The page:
Project 1: Robust dynamical inference of intermediate-mass black holes in globular clusters

For the first time, a systematic investigation with realistic mock data from state-of-the-art simulations of globular clusters is being performed to investigate whether common modelling techniques, as well as observational limitations, allow for a robust IMBH inference.

Next steps are extending GC dynamical modelling techniques to overcome biasing assumptions and take into account systematic uncertainties in observations.

Project 2: Dynamically uncovering the origin of multiple populations in globular clusters

The combination of population plus kinematic measurements of individual stars in GCs, revealed that the chemically-identified multiple populations are also dynamically distinct. In parallel, a novel population-orbit superposition method was developed and validated which allows to disentangle the formation history of stellar systems.

Next steps are to enable the construction of these novel population-orbit superposition models through fitting of resolved stars in GCs (as part of new DYNAMITE code) and uncover the orbital properties of the multiple populations to unveil their origin.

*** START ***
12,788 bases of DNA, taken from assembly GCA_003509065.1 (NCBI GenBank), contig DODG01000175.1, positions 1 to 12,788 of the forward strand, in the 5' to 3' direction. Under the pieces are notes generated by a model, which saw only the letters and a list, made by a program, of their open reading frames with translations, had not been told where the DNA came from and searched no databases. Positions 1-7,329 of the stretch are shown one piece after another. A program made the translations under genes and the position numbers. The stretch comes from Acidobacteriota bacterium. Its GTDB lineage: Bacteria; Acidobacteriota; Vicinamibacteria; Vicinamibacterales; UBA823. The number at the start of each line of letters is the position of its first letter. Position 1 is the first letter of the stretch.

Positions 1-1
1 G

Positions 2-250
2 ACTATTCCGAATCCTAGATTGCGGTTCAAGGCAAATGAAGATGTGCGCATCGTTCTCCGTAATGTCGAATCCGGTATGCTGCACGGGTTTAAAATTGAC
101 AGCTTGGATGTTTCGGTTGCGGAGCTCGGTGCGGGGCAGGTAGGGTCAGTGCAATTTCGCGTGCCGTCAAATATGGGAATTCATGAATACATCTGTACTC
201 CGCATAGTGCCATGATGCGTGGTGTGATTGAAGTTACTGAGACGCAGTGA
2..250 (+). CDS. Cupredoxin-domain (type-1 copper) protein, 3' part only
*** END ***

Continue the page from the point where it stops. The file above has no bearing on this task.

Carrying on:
Project 3: Dynamically recovering satellite galaxy mergers via their surviving globular clusters

In-depth investigations showed that, in addition to positions and radial velocities of GCs, information on their chemical properties is needed to uncover the merged satellite galaxies with whom they were accreted. In parallel, an innovative population-decomposition method was developed and validated to unveil a galaxy's accretion history from an integrated spectrum of its stars.

First next step is to robustly infer the gravitational potential of nearby galaxies in the Fornax cluster by simultaneously fitting available measurements of the stellar kinematics and velocities of their GCs. Second step is to enable, in the same Fornax galaxies, the above novel population-orbit superposition models to fit simultaneously the velocities and metallicity/colour measurements of the GCs in order to uncover satellite mergers. Third step, in parallel, is to enable application of the innovative population-decomposition method to the integrated-light spectrum of the stars to constrain in a complementary way the satellite mergers.
The stellar orbit distribution in present-day galaxies inferred from the CALIFA survey
Participants of our Vienna Dynamics Workshop, 8-11 October 2019